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Effects Of Pressure and Gas Laws | Under Compressibility Of Gases


Because gases are compressible, their volumes can be altered by a change in pressure. The amount by which the volume changes depend on the change of pressure and are explained fully in Boyle’s Law. 

Gas Laws 

1. Boyle’s Law. ‘For a fixed mass of gas at a constant temperature, the volume will vary Inversely as its absolute pressure.’ 


Pressure (bar abs) x Volume (Any Unit) = Constant 

P₁ x V₁ = P₂ x V₂ 

From this law, it follows that the density varies directly from the absolute pressure. In other words, if the pressure of a gas is doubled the density is also doubled, but the volume is decreased to one-half of the original volume. It is most important that the diver should clearly understand the relationship between volume and pressure.

2. Pressure Law.

It is not necessary to complicate this simple rule by taking into account the exact effect of temperature changes, but it should be observed that if the temperature of a confined gas is increased there will be a resultant rise in pressure and if the temperature is decreased there will be a corresponding fall in pressure. Alternatively, if the pressure of gas in a container is increased by compression there will be a temporary rise in the gas temperature, and if the pressure is reduced there will be a temporary fall in temperature. 

The extent of this temporary rise or fall in temperature will depend upon the rate at which the pressure is increased or decreased. The higher the rate of increase or decrease in pressure the greater will be the corresponding rise or fall of temperature.



‘For a fixed mass of Gas at Constant Volume, the Absolute Temperature is directly proportional to the absolute pressure’. 


Pressure (bar abs)/ Temperature (K) = Constant 

P₁/T₁ = P₂/T₂

❕Note. Absolute Temp (k) = °C + 273k (Kelvin)

3. Charles Law.

This law states that the volume of a given mass of gas at constant pressure is directly proportional to the absolute thermodynamic temperatures; equivalently, all gases have the same coefficient of expansion at constant pressure. This is approximately true at low pressures and sufficiently high temperatures as the ideal gas behavior is appreciated. This is also known as Gay-Lussacs Law.


For a fixed mass of Gas at a constant pressure, the volume is directly proportional to the Absolute Temperature.


i.e        V₁/T₁ = V₂/T

❕Note. Absolute Temp = °C + 273 K (Kelvin)

Examples: What is the volume of a 1-liter sample of hot gas after passing through a constant-pressure cooling coil which reduces the temp from 56°C to 24°C?

V₁/T₁        =    V₂/T

156+273 =    V224+273

V2              =    [297/329]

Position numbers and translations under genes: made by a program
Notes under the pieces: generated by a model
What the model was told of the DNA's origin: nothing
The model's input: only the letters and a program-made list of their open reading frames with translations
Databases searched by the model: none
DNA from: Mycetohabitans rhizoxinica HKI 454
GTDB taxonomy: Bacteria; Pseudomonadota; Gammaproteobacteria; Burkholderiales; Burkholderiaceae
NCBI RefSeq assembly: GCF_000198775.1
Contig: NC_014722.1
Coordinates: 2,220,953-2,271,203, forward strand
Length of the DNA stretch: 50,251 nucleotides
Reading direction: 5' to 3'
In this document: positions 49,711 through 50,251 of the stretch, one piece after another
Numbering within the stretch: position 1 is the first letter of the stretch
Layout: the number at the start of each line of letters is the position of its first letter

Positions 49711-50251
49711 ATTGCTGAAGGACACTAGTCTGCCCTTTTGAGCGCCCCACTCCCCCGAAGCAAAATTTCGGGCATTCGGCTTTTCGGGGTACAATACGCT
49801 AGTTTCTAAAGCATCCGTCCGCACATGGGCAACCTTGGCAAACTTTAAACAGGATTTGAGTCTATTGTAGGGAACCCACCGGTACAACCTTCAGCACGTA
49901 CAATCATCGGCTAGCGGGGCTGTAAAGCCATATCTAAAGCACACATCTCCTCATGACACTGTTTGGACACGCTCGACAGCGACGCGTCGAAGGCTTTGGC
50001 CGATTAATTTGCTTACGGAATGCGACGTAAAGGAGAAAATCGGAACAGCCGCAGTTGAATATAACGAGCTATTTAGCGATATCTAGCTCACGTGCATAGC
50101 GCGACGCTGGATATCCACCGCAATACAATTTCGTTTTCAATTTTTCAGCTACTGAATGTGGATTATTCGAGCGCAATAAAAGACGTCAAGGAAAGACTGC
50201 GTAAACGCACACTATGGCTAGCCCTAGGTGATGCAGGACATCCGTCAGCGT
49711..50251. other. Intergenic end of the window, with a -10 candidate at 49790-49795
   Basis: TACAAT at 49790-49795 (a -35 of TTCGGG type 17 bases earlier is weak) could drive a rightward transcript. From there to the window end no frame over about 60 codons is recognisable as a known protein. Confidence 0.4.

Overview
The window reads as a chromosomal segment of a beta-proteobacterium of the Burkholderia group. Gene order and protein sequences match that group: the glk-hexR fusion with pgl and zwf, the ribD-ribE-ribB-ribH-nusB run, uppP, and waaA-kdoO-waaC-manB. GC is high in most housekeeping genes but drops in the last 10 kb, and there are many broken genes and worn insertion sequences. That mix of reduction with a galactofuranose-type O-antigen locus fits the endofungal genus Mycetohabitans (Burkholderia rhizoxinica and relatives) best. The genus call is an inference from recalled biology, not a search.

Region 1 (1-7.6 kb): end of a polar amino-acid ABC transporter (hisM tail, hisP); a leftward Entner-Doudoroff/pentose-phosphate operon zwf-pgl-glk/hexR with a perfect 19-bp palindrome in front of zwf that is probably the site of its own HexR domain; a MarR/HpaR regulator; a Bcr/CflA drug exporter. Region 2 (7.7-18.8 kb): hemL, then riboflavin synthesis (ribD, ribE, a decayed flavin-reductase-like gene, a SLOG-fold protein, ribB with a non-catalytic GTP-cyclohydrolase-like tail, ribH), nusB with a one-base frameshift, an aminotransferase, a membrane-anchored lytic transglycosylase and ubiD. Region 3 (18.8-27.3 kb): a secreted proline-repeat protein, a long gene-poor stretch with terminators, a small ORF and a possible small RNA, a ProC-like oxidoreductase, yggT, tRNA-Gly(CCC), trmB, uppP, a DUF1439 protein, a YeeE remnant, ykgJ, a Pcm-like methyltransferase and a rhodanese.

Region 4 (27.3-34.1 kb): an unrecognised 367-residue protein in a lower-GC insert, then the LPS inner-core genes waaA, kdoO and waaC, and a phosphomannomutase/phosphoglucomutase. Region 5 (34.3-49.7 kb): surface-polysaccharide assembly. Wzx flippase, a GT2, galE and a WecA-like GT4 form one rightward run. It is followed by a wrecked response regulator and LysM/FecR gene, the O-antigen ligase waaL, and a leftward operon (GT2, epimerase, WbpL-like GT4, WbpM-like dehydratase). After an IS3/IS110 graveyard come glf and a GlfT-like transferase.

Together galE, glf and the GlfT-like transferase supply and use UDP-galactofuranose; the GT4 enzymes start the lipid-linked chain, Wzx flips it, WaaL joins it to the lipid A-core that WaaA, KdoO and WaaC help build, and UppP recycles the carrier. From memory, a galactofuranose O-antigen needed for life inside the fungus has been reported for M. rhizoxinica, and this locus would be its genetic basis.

V2              =    0.902 liters 

Examples: Between 2 stages of an air compressor 10 liters of gas initially at 30°C reduces in volume to 9.87 litres. What is the temp of gas after cooling in °C? 

V₁/T₁ = V₂/T

V1       = 10            T1 = 30+273

V2       = 9.87         T2 = C + 273 

10/30+273 = 9.87/°C+273

°C +273       = 9.87 x (30+273)/10

°C                = [9.87 x 303/10]-273

°C                = 26.06

Compressibility of Gases
  • For theoretical purposes it has been established that gases at low density closely follow Boyle’s Law and the Pressure Law, however, these equations are only strictly true for ideal gases, and even then only at low densities.
  • The point at which a gas deviates from an ideal state is dependent on temperature and pressure and forms what is known as a compressibility factor which must be applied to conventional gas calculations.
  • At high pressures (above 275 bar), the molecules within a gas are forced to interact differently, thus changing the properties of the gas from its ideal state.
  • Therefore, when considering the contents of gas flasks such as the diluent and bail-out pressure vessels containing an Oxygen/Helium mixture, this effect must be taken into consideration. This has the result of giving a lower figure for gas content than would be expected from conventional gas calculations.
  • When filled with 16% Oxygen, and 84% Helium, the 2.87 liters diluent flask of the diving set has a nominal capacity of only 939 liters at the working pressure of 345 bar and not 993 liters as expected. When filled with the same gas, the 1.5 liters bailout cylinder has a nominal capacity of 491 liters at the 345 bar working pressure, not 519 liters.

Understanding gas laws and pressure effects is crucial for practical applications, ensuring safety and accuracy in calculations. By grasping gas laws, and pressure effects, and accounting for deviation, accurate calculation and safe applications can be achieved.

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